The Bubble of 1929: Evidence from Closed-End Funds
Closed-end mutual funds provide one of the few cases in which economists can observe "fundamental" values directly, and compare them to market values: the fundamental value of a closed-end fund is simply the net asset value of its portfolio. We use the difference between prices and asset values of closed-end funds at the end of the 1920s as a measure of investment sentiment. In the late l920s closed-end funds sold at large premia: at the peak, they appear willing to pay 60 percent more for closed-end funds than the post-WWII norm. Such substantial overpricing of closed-end funds -- where fundamentals are known and observed -- suggests that other assets were selling at prices above fundamentals as well. The association between movements in the medium closed-end fund discount and movements in broad stock price indices leads us to conclude that the stocks making up the S & P composite were priced at least 30 percent above fundamentals in the summer of 1929.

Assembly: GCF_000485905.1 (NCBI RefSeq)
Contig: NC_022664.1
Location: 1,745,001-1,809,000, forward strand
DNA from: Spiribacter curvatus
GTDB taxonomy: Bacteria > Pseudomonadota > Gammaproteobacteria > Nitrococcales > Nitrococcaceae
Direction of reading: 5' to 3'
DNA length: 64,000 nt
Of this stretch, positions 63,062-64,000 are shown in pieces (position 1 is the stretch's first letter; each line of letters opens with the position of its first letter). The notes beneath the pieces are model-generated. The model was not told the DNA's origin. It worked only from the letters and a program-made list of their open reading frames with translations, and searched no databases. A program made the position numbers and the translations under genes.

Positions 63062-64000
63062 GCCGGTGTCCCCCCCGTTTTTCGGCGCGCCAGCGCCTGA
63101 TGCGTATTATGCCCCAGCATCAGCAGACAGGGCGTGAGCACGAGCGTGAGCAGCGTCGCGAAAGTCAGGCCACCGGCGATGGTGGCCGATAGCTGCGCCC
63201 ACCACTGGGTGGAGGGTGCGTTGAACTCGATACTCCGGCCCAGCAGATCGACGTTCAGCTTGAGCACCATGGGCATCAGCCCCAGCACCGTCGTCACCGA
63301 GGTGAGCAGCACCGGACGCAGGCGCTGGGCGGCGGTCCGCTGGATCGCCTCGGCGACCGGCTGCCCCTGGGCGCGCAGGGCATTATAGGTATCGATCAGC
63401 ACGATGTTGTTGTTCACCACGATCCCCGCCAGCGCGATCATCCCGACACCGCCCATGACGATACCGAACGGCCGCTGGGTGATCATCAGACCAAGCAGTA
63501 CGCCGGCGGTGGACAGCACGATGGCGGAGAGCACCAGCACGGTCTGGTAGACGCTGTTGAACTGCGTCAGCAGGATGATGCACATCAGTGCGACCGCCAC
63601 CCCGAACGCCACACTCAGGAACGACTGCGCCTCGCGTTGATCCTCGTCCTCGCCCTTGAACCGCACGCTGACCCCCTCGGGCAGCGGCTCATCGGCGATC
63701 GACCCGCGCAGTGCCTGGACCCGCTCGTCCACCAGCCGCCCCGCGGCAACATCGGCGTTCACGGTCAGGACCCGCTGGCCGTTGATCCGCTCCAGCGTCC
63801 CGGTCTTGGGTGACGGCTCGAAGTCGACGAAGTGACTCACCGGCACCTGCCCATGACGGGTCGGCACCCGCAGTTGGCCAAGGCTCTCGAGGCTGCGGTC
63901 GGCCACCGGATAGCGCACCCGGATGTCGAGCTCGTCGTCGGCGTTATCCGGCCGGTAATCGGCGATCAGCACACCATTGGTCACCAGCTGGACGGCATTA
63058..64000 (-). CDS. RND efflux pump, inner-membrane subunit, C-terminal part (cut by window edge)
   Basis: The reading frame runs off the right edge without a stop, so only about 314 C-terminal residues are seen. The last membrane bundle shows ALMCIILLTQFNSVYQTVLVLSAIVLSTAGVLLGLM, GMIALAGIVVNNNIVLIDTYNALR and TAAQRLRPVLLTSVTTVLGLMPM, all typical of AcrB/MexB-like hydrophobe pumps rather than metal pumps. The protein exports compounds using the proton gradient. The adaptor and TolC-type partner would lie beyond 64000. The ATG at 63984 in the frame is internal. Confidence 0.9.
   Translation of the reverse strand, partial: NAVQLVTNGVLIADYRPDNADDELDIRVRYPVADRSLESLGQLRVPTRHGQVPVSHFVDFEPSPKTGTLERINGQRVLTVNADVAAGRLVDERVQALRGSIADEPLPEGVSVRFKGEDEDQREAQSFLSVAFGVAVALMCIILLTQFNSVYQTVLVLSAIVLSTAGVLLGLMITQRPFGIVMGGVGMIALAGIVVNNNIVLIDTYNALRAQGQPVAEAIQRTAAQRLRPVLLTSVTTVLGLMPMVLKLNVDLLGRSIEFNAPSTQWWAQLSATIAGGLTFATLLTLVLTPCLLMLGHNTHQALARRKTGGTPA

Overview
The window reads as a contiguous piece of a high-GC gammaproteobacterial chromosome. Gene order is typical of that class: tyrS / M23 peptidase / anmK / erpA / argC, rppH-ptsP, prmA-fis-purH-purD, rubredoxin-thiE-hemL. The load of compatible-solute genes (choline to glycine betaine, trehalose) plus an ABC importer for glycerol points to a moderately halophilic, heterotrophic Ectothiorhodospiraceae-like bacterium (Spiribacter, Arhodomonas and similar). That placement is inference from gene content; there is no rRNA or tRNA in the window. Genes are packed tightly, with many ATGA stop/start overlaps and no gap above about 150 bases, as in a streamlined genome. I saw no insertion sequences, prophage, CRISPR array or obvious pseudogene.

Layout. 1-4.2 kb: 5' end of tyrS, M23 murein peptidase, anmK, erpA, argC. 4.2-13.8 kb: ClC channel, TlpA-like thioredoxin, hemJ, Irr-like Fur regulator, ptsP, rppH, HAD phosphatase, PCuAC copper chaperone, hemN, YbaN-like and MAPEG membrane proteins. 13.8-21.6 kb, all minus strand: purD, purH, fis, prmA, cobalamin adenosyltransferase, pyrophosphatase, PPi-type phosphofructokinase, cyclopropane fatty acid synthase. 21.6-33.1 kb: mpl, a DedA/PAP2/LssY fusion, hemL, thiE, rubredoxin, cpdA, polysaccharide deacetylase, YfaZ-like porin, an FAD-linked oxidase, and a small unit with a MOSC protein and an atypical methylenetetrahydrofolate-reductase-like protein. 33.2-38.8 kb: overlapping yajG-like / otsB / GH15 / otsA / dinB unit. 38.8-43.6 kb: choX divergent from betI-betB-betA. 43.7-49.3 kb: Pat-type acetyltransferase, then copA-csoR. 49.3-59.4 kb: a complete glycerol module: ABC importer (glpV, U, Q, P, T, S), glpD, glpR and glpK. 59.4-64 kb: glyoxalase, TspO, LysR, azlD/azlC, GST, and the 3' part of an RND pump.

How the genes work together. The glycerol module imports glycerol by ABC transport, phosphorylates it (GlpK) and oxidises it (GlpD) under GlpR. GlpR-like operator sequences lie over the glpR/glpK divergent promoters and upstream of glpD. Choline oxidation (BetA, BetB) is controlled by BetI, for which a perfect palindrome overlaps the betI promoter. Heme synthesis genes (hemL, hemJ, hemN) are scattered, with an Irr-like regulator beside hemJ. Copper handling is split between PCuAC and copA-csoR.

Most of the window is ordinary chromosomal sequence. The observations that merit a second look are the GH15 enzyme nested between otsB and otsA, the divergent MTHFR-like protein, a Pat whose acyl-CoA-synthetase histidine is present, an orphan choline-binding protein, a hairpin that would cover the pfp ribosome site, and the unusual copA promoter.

|Date of creation:||Dec 1990|
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|Publication status:||published as Reprinted in Eugene N. White, ed., "Stock Market Crashes and Speculative Manias," The International Library of Macroeconomic and Financial History, vol. 13, An Elger Reference Collection, 1996.|
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- De Long, J. Bradford & Shleifer, Andrei & Summers, Lawrence H. & Waldmann, Robert J., 1990.
"Noise Trader Risk in Financial Markets,"
3725552, Harvard University Department of Economics.
- Robert B. Barsky & J. Bradford De Long, 1989.
"Bull and Bear Markets in the Twentieth Century,"
NBER Working Papers
3171, National Bureau of Economic Research, Inc.
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